Wednesday, October 3, 2012

The Imperial Cruise: A Secret History of Empire and War

First things first: I must confess that I opened this book expecting it to detail Commodore Perry's 1853 voyage to Japan and the subsequent opening of that country. I was disabused of this notion quickly, in the second paragraph to be precise; The Imperial Cruise refers to yet another voyage to Japan - as well as elsewhere in the Pacific - this one in 1905 and headlined by then-Secretary Taft and President Teddy Roosevelt's oldest daughter, Alice. It is in the context of this cruise that Bradley revisits American imperialism of a century ago, giving us a blow-by-blow account of the wrongs committed against each of the nation's the cruise visited, and some that it did not.

As James Bradley notes in the opening lines of the book, he researched and wrote this book in an attempt to understand the root of World War II in the Pacific. Like Flyboys, this book is beautifully written, complex, and forces the reader to think deeply about history and the generations-long ramifications of seemingly small words or actions. The protagonist of Imperial Cruise is Teddy Roosevelt, whom history generally teaches was one of this nation's greatest presidents - he saved the cute little "teddy" thus giving all stuffed bears his name, he is the father of our national parks, he charged gallantly up San Juan Hill in his days as a rough rider - why he even has his face carved on Mount Rushmore alongside Washington, Jefferson, and Lincoln. Bradley's take on Roosevelt is a bit different: Bradley's Roosevelt is imperialistic, power hungry, manipulative, and believes unabashedly in the absolute superiority of the Anglo-Saxon race over all others.

Yet, this book is not merely a portrait of President Roosevelt. It is an examination of an America that believed wholeheartedly in manifest destiny and Monroe Doctrine, marauding in Cuba and Puerto Rico, stealing away the Kingdom of Hawaii, and massacring some hundreds of thousands of Filipinos in a matter of a few short years (as Bradley notes, few remember that more Filipinos died on the first day of battling American forces than Americans died on D-Day). It was the need to "civilize" the Philippines, in fact, that gave rise to such tactics as waterboarding, repeated statements at home that "the war is already over" or "the thing is already over" and "the insurrection ended some months ago." Yes, the more things change, the more they stay the same.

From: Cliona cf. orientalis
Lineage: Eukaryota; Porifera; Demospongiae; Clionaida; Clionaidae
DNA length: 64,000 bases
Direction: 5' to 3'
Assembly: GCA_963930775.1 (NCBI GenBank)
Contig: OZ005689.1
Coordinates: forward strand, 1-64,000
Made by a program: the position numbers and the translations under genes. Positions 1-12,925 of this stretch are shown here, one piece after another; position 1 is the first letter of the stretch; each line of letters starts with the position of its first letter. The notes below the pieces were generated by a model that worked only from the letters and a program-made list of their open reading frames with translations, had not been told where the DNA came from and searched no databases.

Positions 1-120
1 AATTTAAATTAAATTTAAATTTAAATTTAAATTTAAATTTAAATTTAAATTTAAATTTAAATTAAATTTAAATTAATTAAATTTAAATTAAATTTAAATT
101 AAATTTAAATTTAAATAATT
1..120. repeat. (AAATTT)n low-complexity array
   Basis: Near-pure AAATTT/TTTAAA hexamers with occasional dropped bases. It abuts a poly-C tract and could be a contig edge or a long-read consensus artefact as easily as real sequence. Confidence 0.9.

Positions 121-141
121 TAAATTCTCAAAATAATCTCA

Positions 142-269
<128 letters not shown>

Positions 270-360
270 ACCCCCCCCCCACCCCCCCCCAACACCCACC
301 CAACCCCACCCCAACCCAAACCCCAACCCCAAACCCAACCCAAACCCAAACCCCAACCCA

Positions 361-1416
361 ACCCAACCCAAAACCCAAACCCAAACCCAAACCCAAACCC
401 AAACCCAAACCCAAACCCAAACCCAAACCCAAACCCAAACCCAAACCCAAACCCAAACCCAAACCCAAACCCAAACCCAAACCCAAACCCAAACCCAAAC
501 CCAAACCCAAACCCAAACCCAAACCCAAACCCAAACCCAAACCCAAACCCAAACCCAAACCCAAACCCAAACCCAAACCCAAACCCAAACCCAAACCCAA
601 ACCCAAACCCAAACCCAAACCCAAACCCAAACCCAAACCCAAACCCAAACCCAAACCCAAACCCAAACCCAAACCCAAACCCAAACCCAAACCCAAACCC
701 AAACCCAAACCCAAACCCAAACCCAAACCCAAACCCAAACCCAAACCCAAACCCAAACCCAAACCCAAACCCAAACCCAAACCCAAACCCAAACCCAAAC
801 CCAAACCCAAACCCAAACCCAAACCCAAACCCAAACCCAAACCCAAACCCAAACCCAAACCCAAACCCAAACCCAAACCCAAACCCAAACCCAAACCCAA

Bradley's criticisms of Roosevelt are harsh as he builds the case that Roosevelt almost singlehandedly laid the groundwork for World War II by green-lighting Japanese expansion elsewhere in Asia (Teddy "should like to see Japan have Korea," but not the Philippines, please) while also managing the neat trick of building resentment against the United States. Bradley is fair, however, is his judgment that Roosevelt, while perhaps more imperialistic than other politicians of his day, was nevertheless a product of his time and class. He certainly was not alone in seeking to exploit Asian nations for his own gain; the British Empire and its young queen so depended on the profits from the illegal sales of opium in China that Bradley notes (rather smugly, I might add) that "Queen Victoria stands as history's largest drug dealer."

Four stars.


  1. And yet another book goes on my 500-book to-read-someday list. Flyboys was definitely an interesting (if sobering) read - I'd definitely like to read more from Bradley.

  2. Yes, Bradley is great. This one is a fair bit different than Flyboys because it lacks the interviews from those who were there that help make Flyboys so compelling, but it's still a fantastic book. It also demonstrates the weaknesses of this country's education system very pointedly - neither Ben nor I remember learning about our war on/in/with the Philippines, including in college...